THE LAST DITCH An Englishman returned after twenty years abroad blogs about liberty in Britain
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Todays' test

We will trust them when they deserve it.

Society needs institutional anchorage | Antony Lerman | Comment is free | guardian.co.uk.

Antony Lerman's conclusion that politicians must "empower" citizens is somewhat irritating. From where, if not from us, does he think he they derive their powers? If they want to "empower" us, why don't they simply stop taking power from us?  We don't need them to "empower" us but to stop disempowering us!

Lerman tells us public institutions have lost our trust. He is right. Infuriatingly he seems to think it's our fault. Researchers at Cambridge University, he says, have found a correlation between public happiness and trust in public institutions. That makes perfect sense. To a rational person it's obvious that people would be happier if their institutions prove generally worthy of trust. Only a Guardianista could twist that to mean we would be happier if only we were more gullible.

In the New Labour era, the institutions of the British State have involved themselves in every aspect of our lives. Not happy merely to administer public services and protect us from force and fraud, they decided they were there not to serve but to rule. They told us how to think, what to eat, what to drink, how to work and where to smoke.  They have subverted beloved charities, turning them into tools of state power. They have even tried to modify the very nature of our beast; eliminating the hunter from the hunter gatherer beneath our modern veneer. What fool, having lived through all that, could seriously say it is our fault that we do not trust our public institutions?

He sneers at the Catholic Church as an outdated institution but he is as devout as the simplest parishioner when it comes to his own loyalties. Just as some churchmen seem annoyed with victims of child abuse for damaging the Church's name, so Lerman seems to resent our response to the incompetence, dishonesty and corruption of the Blair/Brown era.  Lerman's ilk gleefully broke down the old loyalties to "God, Queen and Country." They sneered at the simplicity of those who felt them. Now it seems they did not seek to replace them with rationality. They just wanted to substitute blind loyalty to new institutions of their making.

If the British State wants respect, let it earn it. It can begin by acknowledging our mastery. Let our servants not speak as if they were rulers. Let them not speak of our money - hard earned by our honest endeavours - as if it were their own. Let's hear no more of money "taken out of" or "put into" the economy, for "the economy" is all our budgets, not just the State's. Let our MPs caught with their hands in the till stop speaking ruefully of being scapegoats. Let them embrace their servitude with joy and treat their masters with the deference we deserve; not just at election time neither.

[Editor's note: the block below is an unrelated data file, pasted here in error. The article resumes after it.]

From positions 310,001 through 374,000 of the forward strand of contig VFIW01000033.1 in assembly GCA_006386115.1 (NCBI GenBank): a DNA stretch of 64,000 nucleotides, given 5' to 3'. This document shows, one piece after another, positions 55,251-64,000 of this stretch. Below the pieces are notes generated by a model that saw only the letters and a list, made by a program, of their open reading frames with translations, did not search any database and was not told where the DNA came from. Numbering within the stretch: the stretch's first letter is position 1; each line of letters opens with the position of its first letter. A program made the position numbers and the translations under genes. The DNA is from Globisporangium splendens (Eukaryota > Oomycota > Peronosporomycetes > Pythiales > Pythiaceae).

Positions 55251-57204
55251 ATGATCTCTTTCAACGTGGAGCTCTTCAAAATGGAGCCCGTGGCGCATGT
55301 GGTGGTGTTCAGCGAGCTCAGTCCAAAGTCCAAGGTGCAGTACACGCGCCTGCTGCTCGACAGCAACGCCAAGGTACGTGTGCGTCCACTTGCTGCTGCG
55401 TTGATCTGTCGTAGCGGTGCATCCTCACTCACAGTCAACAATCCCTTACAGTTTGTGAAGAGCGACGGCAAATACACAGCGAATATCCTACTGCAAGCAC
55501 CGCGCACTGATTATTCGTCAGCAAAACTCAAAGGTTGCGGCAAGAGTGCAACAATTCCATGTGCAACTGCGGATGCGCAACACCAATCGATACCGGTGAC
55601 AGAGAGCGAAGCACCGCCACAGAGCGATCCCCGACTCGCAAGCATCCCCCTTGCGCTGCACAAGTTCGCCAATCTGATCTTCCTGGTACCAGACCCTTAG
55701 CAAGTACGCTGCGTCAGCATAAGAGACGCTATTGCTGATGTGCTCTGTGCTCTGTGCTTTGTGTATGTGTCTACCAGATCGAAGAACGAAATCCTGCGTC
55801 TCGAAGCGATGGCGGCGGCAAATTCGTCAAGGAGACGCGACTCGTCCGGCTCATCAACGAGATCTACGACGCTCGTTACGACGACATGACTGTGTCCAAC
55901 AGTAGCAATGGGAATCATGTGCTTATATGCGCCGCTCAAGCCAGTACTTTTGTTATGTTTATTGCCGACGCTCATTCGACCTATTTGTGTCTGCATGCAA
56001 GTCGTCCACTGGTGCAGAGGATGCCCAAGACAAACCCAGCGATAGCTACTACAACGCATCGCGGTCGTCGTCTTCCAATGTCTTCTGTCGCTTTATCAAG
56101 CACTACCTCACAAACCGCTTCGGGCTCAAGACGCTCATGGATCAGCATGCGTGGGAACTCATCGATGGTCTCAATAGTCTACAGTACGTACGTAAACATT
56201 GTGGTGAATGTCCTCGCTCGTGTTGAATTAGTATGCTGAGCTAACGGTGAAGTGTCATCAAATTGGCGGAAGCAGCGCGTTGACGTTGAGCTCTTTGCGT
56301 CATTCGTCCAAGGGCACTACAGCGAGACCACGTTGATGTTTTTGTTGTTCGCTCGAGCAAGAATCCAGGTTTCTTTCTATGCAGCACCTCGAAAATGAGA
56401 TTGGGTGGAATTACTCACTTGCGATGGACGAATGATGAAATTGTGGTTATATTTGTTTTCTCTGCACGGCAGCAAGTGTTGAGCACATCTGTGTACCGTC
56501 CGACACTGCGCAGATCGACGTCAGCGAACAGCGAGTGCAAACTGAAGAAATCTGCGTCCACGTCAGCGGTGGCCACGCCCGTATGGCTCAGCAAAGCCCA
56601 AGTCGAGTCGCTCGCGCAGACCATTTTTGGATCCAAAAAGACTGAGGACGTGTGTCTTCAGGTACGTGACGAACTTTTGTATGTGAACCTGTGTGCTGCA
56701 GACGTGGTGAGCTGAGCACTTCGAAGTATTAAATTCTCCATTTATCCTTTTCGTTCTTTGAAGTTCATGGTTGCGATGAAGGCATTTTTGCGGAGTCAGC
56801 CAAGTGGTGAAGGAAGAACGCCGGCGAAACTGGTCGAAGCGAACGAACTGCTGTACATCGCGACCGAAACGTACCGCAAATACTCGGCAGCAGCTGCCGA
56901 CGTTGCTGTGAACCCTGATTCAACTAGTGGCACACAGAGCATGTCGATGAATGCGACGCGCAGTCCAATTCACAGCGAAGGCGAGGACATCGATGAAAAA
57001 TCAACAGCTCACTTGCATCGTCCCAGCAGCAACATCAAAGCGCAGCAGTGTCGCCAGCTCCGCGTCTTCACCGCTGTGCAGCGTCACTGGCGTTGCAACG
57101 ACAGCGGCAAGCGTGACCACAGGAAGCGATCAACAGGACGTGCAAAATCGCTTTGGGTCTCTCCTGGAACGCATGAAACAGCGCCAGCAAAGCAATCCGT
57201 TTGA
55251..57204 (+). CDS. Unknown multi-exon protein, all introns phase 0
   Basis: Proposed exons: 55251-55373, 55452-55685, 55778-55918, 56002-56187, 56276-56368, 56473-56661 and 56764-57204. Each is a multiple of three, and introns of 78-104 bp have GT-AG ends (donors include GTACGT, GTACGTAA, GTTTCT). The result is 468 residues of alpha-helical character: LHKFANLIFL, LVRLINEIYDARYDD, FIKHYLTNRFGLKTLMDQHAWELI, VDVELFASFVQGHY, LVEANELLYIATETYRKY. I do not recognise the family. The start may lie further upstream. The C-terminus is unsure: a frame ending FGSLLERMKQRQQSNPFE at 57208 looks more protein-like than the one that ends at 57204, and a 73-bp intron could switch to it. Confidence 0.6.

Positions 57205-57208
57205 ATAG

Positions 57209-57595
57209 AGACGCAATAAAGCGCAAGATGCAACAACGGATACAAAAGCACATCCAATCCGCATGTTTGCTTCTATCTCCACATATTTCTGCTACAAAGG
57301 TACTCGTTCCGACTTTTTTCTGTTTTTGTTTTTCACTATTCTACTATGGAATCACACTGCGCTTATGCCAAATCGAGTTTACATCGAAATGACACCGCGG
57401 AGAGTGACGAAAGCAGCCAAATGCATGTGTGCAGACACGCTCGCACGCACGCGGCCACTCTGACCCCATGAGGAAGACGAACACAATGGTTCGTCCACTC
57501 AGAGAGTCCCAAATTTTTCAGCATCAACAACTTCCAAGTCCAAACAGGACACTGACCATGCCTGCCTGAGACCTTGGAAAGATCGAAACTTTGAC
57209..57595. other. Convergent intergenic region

Lerman writes that we rely on institutions:
"...not just to manage the functions of society they cannot organise on their own, but also to give meaning to our lives..."
If he truly thinks that, he is a damn fool and a pitiful apology for a human being. The meaning in our lives comes from the joy of deploying our talents to make us independent; from looking after the people we love; from caring for families and delighting in the company of friends; from the free exercise of such creativity as we are lucky enough to have - whether in fine arts or cookery or just in telling a good story to amuse a friend. it comes from being fully human, which is to say fully free. He goes on;
Institutions must arise out of responsibility and generosity. Sometimes they seem to be part of a war against what politicians see as the worst individualist instincts of the people. In these circumstances, the legitimation of institutions, which Jürgen Habermas argues means citizens' sense that the institutions within which they live are just, benevolent, in their best interest, and deserving of their support, loyalty, and adherence, will constantly be problematic.

See that? It's not trust itself that's important; genuine trust earned by honest performance. No, it's a "sense that the institutions ... are benevolent"  - and to hell with whether it's true. Well, Mr Lerman, that's not how it works. If you want it, you have to earn it. 

If Parliament wants our trust again, let it serve our interests honestly and not those of its members. If the Equality & Human Rights Commission, MI5 or the Cabinet want our trust, let them earn it. How? By making only promises they can keep and then keeping them. By admitting their mistakes when they make them (as they must). By telling the truth, not only when it suits their political objectives, but even when it interferes with them.

Institutions are human and therefore defective. They can perform wonders and commit crimes. Our trust in them, if rational, must be provisional. Institutions are valuable to the precise extent they serve us well. We no more exist to serve the modern state, than our forefathers existed (whatever they may have thought) to serve the Church or the Monarchy. If they lose that provisional trust, it is their fault. I damn Lerman's impudence for lecturing us about how happy we would be if we trusted them regardless.

The whole stupid article could be summed up in three words;

"Ignorance is bliss"

To hell with that.

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